A person feeding their baby breast milk.

How long does pumped an stored breast milk stay fresh?

Breast milk is an essential source of nutrients for breast-fed new babies, but, like all milk, it’s also vulnerable to spoiling. How you store it makes a big dfference.

How long does it take for breast milk to expire?

In most room temperature environments, breast milk will only stay fresh for about 3 to 4 hours after being expressed. Alternatively, pumping and then refrigerating breast milk for future feedings can save a lot of time and stress for the busy breastfeeding mom. You might already be doing this for Baby on a regular basis. But what precautions should you be taking to ensure that Baby’s milk remains safe and uncontaminated by bacteria between each meal?

  1. Squeaky clean
    All soon-to-be-filled baby bottles should be washed by hand or run through a dishwasher before any pumping session. You’ll also want to give your hands a good, long wash with soap and hot water to get rid of any bacteria that could get into your milk during the pumping and bottling process. Taking these steps will give your milk a longer shelf life. If you notice an odd, almost soapy smell in expressed milk you know has been stored correctly, it could be what is generally agreed to be a sign of an excess of lipase in breast milk. This is rare, and may not actually be a problem, since many babies don’t seem to notice it or care, but if Baby does, you can prevent the smell by transferring the milk to a glass bottle and heating it to about 180 degrees Fahrenheit (82 Celsius) before cooling it to store.
  2. Get into cold storage, STAT!
    Breast milk may be stored at room temperature for a short time, but it does more easily spoil at room temperature, so sticking it in the fridge or freezer as soon as possible helps to keep it fresher for longer. And once milk takes on any rank flavor, no amount of cold air will make it go away.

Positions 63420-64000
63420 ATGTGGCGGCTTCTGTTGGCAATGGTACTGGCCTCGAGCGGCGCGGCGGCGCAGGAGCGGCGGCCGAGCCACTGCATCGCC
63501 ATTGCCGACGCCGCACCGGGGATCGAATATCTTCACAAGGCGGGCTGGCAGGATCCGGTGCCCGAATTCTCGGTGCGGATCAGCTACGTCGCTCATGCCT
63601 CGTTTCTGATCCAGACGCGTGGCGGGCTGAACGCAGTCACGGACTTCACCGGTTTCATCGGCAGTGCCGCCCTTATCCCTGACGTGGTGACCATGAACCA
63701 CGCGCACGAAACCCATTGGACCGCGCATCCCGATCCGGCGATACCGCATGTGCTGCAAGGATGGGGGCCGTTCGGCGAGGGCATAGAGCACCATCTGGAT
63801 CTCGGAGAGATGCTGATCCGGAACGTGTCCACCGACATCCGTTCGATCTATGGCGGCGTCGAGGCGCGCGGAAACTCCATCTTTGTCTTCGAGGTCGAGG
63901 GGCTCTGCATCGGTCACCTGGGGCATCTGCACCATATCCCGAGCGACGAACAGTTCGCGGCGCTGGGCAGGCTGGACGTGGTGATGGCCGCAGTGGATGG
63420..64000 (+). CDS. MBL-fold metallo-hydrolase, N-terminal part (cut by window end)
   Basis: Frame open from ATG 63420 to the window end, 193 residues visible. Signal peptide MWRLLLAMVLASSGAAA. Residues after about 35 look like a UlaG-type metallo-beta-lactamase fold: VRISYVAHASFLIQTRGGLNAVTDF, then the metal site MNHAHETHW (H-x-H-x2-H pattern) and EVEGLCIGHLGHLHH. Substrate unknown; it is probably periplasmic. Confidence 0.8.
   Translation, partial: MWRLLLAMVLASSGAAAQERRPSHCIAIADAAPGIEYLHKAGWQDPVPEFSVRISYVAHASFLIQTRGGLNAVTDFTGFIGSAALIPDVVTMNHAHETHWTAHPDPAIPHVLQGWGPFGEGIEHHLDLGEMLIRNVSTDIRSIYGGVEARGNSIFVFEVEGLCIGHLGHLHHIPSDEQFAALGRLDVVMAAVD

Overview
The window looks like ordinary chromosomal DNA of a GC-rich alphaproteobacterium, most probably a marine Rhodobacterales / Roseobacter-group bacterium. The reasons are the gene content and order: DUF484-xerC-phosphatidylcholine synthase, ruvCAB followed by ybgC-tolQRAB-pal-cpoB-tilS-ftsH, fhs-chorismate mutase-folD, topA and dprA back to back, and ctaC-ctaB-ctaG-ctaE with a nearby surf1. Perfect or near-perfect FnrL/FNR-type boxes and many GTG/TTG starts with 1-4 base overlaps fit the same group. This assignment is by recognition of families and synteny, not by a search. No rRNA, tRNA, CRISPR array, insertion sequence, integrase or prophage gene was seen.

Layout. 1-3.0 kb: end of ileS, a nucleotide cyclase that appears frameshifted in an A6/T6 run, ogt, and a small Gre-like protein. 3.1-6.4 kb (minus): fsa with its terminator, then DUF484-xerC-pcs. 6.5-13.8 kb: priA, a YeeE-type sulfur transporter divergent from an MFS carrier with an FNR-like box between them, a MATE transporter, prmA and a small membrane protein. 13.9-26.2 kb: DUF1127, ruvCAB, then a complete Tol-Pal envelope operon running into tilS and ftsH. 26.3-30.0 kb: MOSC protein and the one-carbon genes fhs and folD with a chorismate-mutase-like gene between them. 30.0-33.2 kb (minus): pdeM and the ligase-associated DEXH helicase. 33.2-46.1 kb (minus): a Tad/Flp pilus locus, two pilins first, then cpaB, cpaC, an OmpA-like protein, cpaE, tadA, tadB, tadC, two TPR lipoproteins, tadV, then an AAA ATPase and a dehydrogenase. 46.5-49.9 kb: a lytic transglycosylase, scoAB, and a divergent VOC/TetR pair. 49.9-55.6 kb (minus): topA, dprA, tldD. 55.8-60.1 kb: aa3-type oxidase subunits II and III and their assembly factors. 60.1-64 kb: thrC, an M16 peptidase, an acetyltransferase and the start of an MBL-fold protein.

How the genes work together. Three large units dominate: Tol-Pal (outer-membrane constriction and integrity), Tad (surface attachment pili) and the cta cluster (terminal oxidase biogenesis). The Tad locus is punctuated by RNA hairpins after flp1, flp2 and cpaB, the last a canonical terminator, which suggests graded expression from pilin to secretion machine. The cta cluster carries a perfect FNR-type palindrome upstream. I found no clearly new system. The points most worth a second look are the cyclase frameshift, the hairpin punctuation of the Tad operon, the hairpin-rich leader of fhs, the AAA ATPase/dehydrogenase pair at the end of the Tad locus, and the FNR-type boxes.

3. Know your milk’s limits
    Breast milk can be stored at room temperature for around 6 hours safely, but that’s only true if the room temperature isn’t too warm – milk containers should be kept as cool as possible, and stored in a room that’s no warmer than 77 degrees Fahrenheit or 25 degrees Celsius. Breast milk can be refrigerated for up to 5 days, but for longer-term storage, parents can also choose to freeze milk for use later. This option is safe and often more convenient, but it should only be done within safety guidelines designated by the U.S. Center for Disease Control (CDC). For instance, if your fridge has one door to both the refrigerator and freezer compartments, be sure to thaw any frozen milk within 2 weeks. But if your freezer has its own separate door, you can safely store frozen breast milk for up to 3 to 6 months, and if you have a chest-freezer or deep-freezer, breast milk can be safely frozen for 6 months to a year.
  • Unrefrigerated: 6 to 8 hours
  • Refrigerated: 5 days
  • Frozen: 3 to 6 months

The La Leche League, which is well-respected for its breastfeeding expertise, offers its own set of guidelines, including timelines for a range of different types of storage.

  • “How long does expressed breast milk keep?” Mayo Clinic. Mayo Clinic, April 7 2015. Retrieved June 28 2017. http://www.mayoclinic.org/healthy-lifestyle/infant-and-toddler-health/in-depth/breast-milk-storage/art-20046350?pg=2.
  • “Proper Handling and Storage of Human Milk.” Centers for Disease Control and Prevention. U.S. Department of Health and Human Services, June 9 2016. Retrieved June 28 2017. https://www.cdc.gov/breastfeeding/recommendations/handling_breastmilk.htm.
  • “Tips for Freezing and Refrigerating Breast Milk.” Healthy Children. American Academy of Pediatrics, September 9 2016. Retrieved June 28 2017. https://www.healthychildren.org/English/ages-stages/baby/breastfeeding/Pages/Storing-and-Preparing-Expressed-Breast-Milk.aspx.
  • “What are the LLLI guidelines for storing my pumped milk?” La Leche League International. La Leche League International, July 8 2014. Retrieved June 28 2017. http://www.llli.org/faq/milkstorage.html. 

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